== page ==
Background: Hypertension affects around one billion individuals worldwide and is expected to increase by 29% to reach 1.56 billion by 2025. It is usually asymptomatic, chronic disorder needing lifelong treatment. The objective of this study was to study the medication adherence among hypertensive patients using hill-bone compliance to high blood pressure therapy scale (HILL-BONE CHBPTS) and to compare medication adherence in hypertensive patients with controlled and uncontrolled blood pressure.
Methods: A cross-sectional, observational study was conducted for a period of one year in the Outpatient department of Medicine in a tertiary care hospital, Navi Mumbai. A total of 129 hypertensive patients who were on at least six months on antihypertensive medications were enrolled. Blood pressure was measured and details of drug therapy were noted. Medication adherence was assessed using HILL-BONE CHBPTS and respective scores were calculated.
Results: HILL-BONE CHBPTS scores were on the higher side signifying poor medication adherence among hypertensive patients. HILL-BONE CHBPTS score correlated significantly in a positive direction with diastolic blood pressure, duration of treatment and the number of medications, As per JNC 8 recommendations, 58.9% (76) hypertensive patients were having blood pressure under control, whereas 41.1% (53) were having uncontrolled blood pressure. HILL-BONE CHBPTS scores were significantly higher (reflecting lower adherence) in hypertensive patients with uncontrolled blood pressure than those having optimally controlled blood pressure.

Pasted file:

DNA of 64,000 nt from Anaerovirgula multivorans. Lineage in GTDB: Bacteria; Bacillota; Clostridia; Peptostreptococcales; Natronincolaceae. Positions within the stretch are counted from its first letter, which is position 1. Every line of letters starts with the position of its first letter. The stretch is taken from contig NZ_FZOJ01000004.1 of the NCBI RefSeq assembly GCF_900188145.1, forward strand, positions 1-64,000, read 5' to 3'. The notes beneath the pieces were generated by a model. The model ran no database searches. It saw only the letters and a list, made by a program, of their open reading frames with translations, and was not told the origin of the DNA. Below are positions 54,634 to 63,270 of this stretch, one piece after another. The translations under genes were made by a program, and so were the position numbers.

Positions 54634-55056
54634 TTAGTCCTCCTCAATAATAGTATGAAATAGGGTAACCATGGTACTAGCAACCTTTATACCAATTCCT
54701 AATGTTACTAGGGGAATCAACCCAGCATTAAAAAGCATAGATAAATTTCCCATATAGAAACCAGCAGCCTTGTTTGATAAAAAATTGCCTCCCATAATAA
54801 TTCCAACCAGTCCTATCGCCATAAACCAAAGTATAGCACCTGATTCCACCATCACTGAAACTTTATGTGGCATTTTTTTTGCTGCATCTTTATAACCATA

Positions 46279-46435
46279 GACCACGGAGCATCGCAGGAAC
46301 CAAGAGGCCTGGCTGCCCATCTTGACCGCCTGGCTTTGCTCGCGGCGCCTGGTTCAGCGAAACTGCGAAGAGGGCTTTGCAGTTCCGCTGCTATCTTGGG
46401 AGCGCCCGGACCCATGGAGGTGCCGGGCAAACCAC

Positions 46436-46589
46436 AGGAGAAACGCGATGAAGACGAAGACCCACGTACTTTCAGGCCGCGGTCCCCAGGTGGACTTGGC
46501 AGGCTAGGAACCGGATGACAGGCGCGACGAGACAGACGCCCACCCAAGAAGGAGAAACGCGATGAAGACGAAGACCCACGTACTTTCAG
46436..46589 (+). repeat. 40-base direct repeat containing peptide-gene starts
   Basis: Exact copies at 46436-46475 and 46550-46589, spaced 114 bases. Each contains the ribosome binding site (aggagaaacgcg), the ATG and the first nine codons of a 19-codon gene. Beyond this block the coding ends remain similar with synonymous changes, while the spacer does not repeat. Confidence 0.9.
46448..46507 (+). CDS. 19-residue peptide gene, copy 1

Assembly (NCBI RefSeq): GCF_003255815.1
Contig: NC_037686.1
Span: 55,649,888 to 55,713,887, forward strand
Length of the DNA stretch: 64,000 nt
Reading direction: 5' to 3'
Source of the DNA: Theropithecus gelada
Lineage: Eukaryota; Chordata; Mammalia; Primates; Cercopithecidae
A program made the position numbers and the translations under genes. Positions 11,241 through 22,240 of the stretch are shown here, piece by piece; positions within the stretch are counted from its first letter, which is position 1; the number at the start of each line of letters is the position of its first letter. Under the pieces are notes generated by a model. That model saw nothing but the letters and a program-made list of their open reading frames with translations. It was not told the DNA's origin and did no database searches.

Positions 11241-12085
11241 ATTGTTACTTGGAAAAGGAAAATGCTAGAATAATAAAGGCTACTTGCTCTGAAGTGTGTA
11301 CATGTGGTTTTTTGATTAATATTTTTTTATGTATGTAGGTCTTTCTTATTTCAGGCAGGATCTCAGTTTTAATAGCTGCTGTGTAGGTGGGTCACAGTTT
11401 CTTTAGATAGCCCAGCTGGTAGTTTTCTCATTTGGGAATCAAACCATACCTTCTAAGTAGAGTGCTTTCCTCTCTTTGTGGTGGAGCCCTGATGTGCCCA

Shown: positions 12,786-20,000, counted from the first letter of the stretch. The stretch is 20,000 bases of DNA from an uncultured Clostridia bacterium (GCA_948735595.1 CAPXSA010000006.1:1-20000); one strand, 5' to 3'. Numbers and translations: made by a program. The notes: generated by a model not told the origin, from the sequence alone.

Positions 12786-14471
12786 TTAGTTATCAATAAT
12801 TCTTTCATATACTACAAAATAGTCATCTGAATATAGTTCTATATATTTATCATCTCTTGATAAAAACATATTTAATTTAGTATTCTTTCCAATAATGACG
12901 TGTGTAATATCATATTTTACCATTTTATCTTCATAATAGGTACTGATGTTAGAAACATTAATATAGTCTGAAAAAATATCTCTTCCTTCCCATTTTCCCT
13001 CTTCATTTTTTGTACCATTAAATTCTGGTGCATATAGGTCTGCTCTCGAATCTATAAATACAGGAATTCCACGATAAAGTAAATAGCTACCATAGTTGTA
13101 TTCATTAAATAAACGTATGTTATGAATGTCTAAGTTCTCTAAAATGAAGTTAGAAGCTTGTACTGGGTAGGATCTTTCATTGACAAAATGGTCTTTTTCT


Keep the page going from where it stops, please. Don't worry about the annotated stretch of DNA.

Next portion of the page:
Conclusions: Overall the medication adherence was poor in hypertensive patients. Adherence to therapeutic regimens is an important factor in blood pressure control among hypertensive patients and needs priority. Health education related to medication adherence needs be improved in hypertensive patients.
Patient compliance, Medication adherence, Hypertension, Hill bone compliance, HILL-BONE CHBPTS